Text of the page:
As we prepare to live in a scalding world with increasingly extreme weather events, it might be time to consider adaptations such as underground living.
Surrounded by masses of rock and soil that absorb and hold heat, temperatures can remain far more stable without a need to rely on energy-intensive air conditioning or heating.
Not only is it possible to live a life below, people (and animals!) have been living comfortably underground throughout history.
But is it a viable solution for dealing with an emerging climate crisis?
White man in a hole
In the opal-mining town Coober Pedy in South Australia, 60 percent of the population capitalizes on this effect by living underground.
The name Coober Pedy comes from an Aboriginal phrase, kupa piti, which means ‘white man in a hole’.
Without this natural rock shelter, summertime air conditioning would be prohibitively expensive for many.
Above ground, the summer heat can cause birds to fall out of the sky and electronics to fry. But, below ground, many residents have quite luxurious set-ups, with cozy lounge rooms, swimming pools and as much space as they care to carve out.
Homes must be at least 2.5 meters below the surface to prevent the roof collapsing. Despite this regulation, cave-ins do happen occasionally. In the 1960s and 70s, locals cut holes in the ground using pickaxes and explosives. Today, they use industrial excavation tools, although the work is sometimes still done by hand. Cutting out large chunks of rock doesn’t take very long as the sandstone and siltstone is so soft that it can be scratched away with a penknife.
Sometimes home renovations even pull a profit; one man found an opal worth AU$1.5 million (US$980,000) when installing a shower.
Every so often, people will accidentally burrow into their neighbors’ home. But, in general, going underground maximizes privacy.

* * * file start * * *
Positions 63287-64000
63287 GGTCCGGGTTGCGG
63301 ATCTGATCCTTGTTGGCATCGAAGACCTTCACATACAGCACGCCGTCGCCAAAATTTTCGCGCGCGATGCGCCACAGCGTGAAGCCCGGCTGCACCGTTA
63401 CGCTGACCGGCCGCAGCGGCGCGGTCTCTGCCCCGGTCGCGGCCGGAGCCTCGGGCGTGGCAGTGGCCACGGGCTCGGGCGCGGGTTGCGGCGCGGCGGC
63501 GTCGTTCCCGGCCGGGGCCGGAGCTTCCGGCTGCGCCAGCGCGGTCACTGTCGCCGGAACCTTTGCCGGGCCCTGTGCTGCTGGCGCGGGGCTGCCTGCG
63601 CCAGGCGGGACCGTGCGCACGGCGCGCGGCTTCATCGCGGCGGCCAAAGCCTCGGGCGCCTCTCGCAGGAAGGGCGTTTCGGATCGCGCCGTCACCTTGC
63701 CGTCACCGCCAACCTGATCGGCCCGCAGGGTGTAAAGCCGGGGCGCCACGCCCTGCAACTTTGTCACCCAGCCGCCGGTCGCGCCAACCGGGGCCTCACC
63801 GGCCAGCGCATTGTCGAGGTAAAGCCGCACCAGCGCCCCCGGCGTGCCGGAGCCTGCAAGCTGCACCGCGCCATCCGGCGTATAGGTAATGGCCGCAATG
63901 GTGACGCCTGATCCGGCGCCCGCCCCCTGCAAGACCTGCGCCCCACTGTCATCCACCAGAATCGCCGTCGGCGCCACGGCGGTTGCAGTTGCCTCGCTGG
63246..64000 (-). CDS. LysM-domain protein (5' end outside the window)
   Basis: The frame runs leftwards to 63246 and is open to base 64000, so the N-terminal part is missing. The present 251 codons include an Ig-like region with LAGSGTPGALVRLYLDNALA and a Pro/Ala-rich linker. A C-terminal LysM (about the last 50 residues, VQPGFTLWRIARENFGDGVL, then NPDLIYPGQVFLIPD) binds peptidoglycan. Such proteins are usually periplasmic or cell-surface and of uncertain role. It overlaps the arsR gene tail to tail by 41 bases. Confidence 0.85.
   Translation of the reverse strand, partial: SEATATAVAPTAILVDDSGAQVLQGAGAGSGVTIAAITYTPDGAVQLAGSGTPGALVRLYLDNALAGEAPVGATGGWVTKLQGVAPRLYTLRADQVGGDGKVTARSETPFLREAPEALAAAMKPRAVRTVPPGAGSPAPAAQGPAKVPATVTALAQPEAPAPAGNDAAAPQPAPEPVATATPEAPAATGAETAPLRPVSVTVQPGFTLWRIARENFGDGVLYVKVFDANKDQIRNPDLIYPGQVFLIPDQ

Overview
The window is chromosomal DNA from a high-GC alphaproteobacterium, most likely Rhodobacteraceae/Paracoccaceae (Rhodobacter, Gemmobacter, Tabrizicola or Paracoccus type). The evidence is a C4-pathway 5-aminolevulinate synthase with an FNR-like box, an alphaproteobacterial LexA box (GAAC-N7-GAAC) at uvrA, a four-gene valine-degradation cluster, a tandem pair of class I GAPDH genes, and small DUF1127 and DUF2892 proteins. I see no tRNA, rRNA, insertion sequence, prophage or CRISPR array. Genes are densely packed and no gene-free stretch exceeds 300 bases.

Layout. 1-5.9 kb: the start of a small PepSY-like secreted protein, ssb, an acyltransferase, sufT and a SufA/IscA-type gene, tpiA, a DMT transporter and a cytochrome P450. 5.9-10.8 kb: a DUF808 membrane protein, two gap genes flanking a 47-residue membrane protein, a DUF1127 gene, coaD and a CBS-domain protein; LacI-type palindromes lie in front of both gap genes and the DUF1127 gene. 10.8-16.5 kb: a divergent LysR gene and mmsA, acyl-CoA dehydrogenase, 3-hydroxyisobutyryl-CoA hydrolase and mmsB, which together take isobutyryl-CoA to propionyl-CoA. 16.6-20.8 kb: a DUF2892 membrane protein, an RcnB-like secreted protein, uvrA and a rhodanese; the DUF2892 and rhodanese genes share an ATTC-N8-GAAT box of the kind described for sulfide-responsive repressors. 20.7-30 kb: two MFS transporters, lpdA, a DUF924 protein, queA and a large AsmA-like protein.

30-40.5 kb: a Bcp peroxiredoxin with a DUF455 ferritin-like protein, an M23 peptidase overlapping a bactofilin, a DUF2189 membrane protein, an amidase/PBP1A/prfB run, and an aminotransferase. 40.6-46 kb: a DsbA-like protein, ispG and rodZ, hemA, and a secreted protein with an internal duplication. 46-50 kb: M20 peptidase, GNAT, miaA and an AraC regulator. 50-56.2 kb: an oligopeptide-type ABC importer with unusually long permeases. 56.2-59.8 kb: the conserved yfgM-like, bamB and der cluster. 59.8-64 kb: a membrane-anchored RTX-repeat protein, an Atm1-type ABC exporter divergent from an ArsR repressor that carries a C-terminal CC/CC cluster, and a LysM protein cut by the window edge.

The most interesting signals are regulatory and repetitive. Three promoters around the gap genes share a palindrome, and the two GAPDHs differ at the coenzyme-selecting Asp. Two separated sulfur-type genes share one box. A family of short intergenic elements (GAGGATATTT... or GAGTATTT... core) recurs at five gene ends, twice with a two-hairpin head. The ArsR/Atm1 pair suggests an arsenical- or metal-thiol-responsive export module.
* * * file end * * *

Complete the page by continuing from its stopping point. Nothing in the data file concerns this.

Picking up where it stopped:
The lost city of Derinkuyu
In 1963, an unnamed Türkiyen man took a sledgehammer to his basement wall during a renovation of his Cappadocian home. Finding his chickens kept disappearing through the hole, he investigated further and discovered a vast maze of underground tunnels. He’d found the lost city of Derinkuyu.
Built as early as 2000 BCE, the 18-story tunnel network reaches 76-meters below the surface, with 15,000 shafts to bring light and ventilation to the labyrinth of churches, stables, warehouses and homes which were constructed to house as many as 20,000 people.
It’s thought that Derinkuyu was used almost continually for thousands of years as a shelter during wartime. But it was abandoned abruptly in the 1920s following the genocide and forcible expulsion of Greek Orthodox Christians from the country.
This makes it perfect for preserving fruit and vegetables. Today, some of the tunnels are used to store crates of pears, potatoes, lemons, oranges, apples, cabbage, and cauliflower.
Like Coober Pedy, the rock is malleable and there is little moisture in the soil, which makes tunnel construction straight-forward.
Refuge or hell?
While most people are willing to go underground for brief periods of time, the idea of living underground permanently is much harder for people to tolerate.
The underworld synonymous with death in many cultures. Being underground in confined spaces can trigger claustrophobia, and fears of poor ventilation and cave ins.
“We do not belong there… Biologically, physiologically, our bodies are just not designed for life underground,” Will Hunt, the author of Underground: A Human History of the Worlds Beneath Our Feet, told LiveScience.
People experiencing homelessness have drowned on several occasions in the tunnels under Las Vegas. These tunnels are inhabited by around 1,500 people and are built to carry storm water. They can fill with water within minutes, leaving people no time to evacuate.
Subterranean construction usually requires heavier, pricier materials that can withstand the pressures underground. These forces must also be measured through extensive geological surveys before excavations can begin.
The temperature underground is also affected by what’s happening above ground.
A study of the Chicago Loop business district found that temperatures have climbed dramatically since the 1950s as more heat-generating infrastructure has been built in the same area, such as parking stations, trains and basements.
The increase in temperature can cause the earth to expand up to 12 mm, which can slowly cause structural damage to buildings.
Montreal’s 20-mile-long underground city called RÉSO embodies this ideal. The complex connects buildings so that people can avoid the sub-zero temperatures outside. The space has a mix of offices, retail, hotels, and schools that blends seamlessly with the above-ground environment.